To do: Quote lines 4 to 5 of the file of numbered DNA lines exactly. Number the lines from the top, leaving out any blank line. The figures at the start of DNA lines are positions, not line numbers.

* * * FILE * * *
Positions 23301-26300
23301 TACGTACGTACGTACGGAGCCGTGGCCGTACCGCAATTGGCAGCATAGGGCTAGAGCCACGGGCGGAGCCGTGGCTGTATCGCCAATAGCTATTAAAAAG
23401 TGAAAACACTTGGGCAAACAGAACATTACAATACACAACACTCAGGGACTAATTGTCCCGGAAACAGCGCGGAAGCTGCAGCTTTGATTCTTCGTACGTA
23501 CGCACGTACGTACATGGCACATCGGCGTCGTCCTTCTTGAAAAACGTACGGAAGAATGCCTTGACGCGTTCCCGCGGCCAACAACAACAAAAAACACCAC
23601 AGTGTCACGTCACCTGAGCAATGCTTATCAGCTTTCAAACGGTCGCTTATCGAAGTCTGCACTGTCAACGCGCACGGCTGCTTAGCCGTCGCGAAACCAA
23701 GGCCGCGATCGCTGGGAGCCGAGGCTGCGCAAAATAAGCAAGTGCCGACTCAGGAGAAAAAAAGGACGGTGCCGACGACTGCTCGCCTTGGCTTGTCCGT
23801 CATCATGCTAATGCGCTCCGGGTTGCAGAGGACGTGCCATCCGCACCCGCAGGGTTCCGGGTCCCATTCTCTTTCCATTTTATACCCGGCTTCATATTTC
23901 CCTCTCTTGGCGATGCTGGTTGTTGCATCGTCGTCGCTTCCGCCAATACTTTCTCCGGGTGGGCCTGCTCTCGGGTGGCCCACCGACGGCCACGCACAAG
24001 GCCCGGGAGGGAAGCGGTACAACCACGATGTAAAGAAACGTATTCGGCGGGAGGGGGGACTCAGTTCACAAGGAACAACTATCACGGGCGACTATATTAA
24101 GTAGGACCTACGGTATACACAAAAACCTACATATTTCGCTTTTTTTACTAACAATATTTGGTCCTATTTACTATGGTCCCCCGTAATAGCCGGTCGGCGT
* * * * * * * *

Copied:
23501 CGCACGTACGTACATGGCACATCGGCGTCGTCCTTCTTGAAAAACGTACGGAAGAATGCCTTGACGCGTTCCCGCGGCCAACAACAACAAAAAACACCAC
23601 AGTGTCACGTCACCTGAGCAATGCTTATCAGCTTTCAAACGGTCGCTTATCGAAGTCTGCACTGTCAACGCGCACGGCTGCTTAGCCGTCGCGAAACCAA